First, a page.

TA106 (Muller)


Commentary 51 (to C46 by Adams)


by Serge Patlavskiy
17 September 2009, posted 26 September 2009




[William Adams] wrote:

"And we agree because our biological sense receptors and language  cultures are similar.   Biology is the common denominator."



[S.P.] The question of biology is not germane to this discussion  altogether.  But, let us be methodical.  The case is that as a scientist, I feel myself better (just like a fish in water) if I ground my reasoning on some ubiquitously applicable universal principles, models, laws, and theories.  But, when I see the total absence of any theoretical instruments (like in case of consciousness studies), I try to fill up this gap -- I try to construct the required explanatory framework myself.  So, I apologize in advance for my doing this. Now then, I have formulated a law according to which all exemplars of consciousness are equal as to their mechanisms, so their potentialities (see my C33 TA106 at http : // www .kjf.ca/ 106-C33PAT.htm).  This means that the mechanisms of consciousness, as well as the schemes of the process of cognition are the same to all possible subjects of cognitive activity, including those ones with the grey skin complexion and six fingers on their feelers.



If the subjects of cognitive activity are looking for consensus, their intellectual products must meet the same quality criteria (like the formulated in my C42 TA106 <6> "Criteria of scientific correctness"; at http : // www .kjf.ca/ 106-C42PAT.htm).  Only certain quality criteria may be "consensus-generating", but not the "biological commonality".



[William Adams] wrote:

"However, it is not possible for a scientist and a religionist to reach consensus on fundamental descriptions because despite a shared language, one group does not make use of the consensus-generating layer of biological commonality."



[S.P.] It was funny to learn that scientists and "religionists" differ in their biological organization.  Moreover, I can hardly imagine how Bill's idea may be applied in a case when the scientist and "religionist" is the same person.  The irony is that sometimes it is not possible "to reach consensus on fundamental descriptions" even for scientists from neighbouring laboratories within the same research institution (I know this from my personal experience).  The same may be said also about the "religionists" belonging to the same confession. In both cases, the discussions often result in "wigs on the green".  :-)   The problem is that one and the same R-fact (I have coined this term as a collective name for the Reliable, commonly observable / perceptible, scientifically well established facts) may be interpreted from different stand-points, using different models, including those based on the different meta-theoretical principles (see [1], p. 16 for the list of R-facts).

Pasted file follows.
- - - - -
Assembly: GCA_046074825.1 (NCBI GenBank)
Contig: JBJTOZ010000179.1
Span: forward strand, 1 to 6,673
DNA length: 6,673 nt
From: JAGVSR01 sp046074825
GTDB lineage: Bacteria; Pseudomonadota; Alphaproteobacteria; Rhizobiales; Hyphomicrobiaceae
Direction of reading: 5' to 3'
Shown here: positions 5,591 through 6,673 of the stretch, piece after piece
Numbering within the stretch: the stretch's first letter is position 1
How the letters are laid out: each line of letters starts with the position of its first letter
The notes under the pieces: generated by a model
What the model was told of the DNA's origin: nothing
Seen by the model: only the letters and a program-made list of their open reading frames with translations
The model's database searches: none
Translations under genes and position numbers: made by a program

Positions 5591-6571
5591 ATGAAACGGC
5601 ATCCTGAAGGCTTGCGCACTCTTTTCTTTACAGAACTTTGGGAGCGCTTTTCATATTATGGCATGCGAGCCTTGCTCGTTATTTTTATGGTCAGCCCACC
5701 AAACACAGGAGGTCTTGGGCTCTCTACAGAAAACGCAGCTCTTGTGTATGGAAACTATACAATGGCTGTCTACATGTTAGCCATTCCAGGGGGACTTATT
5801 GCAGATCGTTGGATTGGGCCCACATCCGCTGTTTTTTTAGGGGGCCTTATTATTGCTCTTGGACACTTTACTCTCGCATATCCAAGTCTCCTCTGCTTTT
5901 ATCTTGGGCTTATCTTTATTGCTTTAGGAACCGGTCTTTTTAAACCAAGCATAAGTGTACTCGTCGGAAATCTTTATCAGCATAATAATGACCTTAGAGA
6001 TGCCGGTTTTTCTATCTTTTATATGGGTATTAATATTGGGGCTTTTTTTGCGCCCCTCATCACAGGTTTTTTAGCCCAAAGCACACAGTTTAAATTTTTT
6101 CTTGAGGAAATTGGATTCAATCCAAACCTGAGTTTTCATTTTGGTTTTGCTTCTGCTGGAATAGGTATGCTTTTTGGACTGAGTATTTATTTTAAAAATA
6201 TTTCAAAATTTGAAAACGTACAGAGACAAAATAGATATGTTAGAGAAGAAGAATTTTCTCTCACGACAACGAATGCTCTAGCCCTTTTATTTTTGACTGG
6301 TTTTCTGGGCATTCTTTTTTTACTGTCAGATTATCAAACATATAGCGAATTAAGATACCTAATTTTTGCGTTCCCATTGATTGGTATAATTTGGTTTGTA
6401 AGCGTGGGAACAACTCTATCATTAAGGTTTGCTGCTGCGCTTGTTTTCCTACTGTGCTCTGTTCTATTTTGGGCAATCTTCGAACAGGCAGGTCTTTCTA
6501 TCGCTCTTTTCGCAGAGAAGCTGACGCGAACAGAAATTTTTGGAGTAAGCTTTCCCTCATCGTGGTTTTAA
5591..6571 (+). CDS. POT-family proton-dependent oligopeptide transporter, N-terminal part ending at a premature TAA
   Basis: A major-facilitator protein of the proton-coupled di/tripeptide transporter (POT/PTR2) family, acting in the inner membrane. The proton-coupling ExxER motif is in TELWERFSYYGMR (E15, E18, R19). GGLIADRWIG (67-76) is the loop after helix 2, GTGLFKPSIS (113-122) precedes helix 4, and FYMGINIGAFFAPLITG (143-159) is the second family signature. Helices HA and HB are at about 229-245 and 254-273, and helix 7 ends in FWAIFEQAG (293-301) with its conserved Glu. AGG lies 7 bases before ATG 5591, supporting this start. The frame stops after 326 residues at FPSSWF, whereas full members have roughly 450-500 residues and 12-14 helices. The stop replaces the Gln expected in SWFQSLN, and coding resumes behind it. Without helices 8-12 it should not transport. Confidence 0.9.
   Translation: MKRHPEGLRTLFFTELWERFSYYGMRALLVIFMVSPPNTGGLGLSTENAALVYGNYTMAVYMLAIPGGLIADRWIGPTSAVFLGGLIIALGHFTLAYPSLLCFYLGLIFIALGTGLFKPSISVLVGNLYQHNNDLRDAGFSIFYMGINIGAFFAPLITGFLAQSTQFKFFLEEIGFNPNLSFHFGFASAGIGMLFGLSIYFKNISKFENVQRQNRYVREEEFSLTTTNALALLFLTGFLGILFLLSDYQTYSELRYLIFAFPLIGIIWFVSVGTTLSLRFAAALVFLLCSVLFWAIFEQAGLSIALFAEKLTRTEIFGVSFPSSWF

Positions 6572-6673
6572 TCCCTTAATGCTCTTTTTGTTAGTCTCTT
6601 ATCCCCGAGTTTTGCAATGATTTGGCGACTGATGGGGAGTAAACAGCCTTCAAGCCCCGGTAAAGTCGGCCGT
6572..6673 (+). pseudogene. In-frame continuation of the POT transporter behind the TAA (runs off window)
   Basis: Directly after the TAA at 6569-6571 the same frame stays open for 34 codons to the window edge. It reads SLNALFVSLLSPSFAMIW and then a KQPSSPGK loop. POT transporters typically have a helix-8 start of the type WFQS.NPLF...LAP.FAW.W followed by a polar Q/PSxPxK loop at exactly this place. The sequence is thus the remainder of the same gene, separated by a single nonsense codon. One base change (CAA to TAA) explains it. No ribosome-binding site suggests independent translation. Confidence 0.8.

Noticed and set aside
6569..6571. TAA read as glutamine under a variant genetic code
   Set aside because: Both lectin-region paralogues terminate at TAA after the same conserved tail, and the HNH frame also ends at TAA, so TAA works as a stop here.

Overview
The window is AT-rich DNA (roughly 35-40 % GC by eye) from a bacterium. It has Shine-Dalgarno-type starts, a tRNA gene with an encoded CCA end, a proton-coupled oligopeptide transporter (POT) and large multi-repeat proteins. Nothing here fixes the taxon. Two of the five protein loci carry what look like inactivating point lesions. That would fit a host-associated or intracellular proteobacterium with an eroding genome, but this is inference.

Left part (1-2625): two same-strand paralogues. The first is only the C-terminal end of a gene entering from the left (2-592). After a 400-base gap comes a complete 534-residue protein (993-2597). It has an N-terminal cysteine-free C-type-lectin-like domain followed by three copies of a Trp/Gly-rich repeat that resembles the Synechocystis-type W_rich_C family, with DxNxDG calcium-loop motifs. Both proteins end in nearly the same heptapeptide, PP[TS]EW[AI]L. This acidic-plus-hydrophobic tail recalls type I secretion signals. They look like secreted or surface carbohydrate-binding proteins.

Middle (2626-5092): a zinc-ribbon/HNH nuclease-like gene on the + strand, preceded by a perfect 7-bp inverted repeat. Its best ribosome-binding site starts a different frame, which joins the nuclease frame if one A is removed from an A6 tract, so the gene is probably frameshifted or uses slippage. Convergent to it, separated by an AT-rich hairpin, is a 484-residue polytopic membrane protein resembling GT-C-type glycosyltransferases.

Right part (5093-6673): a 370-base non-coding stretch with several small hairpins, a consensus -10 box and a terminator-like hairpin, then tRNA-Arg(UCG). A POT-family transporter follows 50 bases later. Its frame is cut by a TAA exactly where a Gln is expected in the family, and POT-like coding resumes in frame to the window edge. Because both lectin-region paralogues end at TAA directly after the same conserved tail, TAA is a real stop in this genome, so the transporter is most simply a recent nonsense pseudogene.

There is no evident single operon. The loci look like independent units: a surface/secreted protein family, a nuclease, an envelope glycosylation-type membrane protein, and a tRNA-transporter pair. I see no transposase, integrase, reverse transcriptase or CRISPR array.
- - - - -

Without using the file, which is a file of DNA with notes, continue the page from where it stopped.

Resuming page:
We may find consensus in the question that we do observe/register/percept something (like in a case with the UFO, or with the phenomenon of anomalous information acquisition), but we cannot reach consensus in explaining the observed fact. So, the very empirical observation is not consensus-generating yet. (For more on this question see my TA74 at http : // www. kjf.ca /74-TAPAT.htm).



[William Adams] wrote:

"Probably this last dispute is based on a false dichotomy derived from preconceptions about "levels" and hierarchy.  My point is that to exclude the D-level in attempting to revise the communal epistemology is a mistake.  I think a better strategy is to examine in detail exactly what constitutes an empirical observation and its description."



[S.P.] I must have missed something here.  As follows from the spirit of Bill's post, Religion lacks the D-level and in this it differs from Science, but now he says that we should not exclude that level.  Isn't here some contradiction ?



If we talk about Religion, and take it to be some intellectual product, then we must accept that it may be on any of four levels, including the D-level (the level of description and observation).  The theory (that one which takes any intellectual product as its object of study; I call it the Applied ADC Theory -- the theory of appearance, development and compatibility of intellectual products; see [2]) holds that whatever intellectual product we take, we should take into account its four (nor more nor less) levels.   Even if we say that Religion -- it is some belief system (i.e., it is the MT-level intellectual product), we all the same must remember that there necessarily are other three levels which are just not actualized in this concrete discussion, or in this concrete context.  For more on this question, see my C1 (TA106), C24 (TA81-82) and C5 (TA88).






[1] http : //www. serge-patlavskiy.webs. com/KeyIngredients.pdf


[2] http : //www. serge-patlavskiy.webs. com/ADC-theory.html




Serge Patlavskiy

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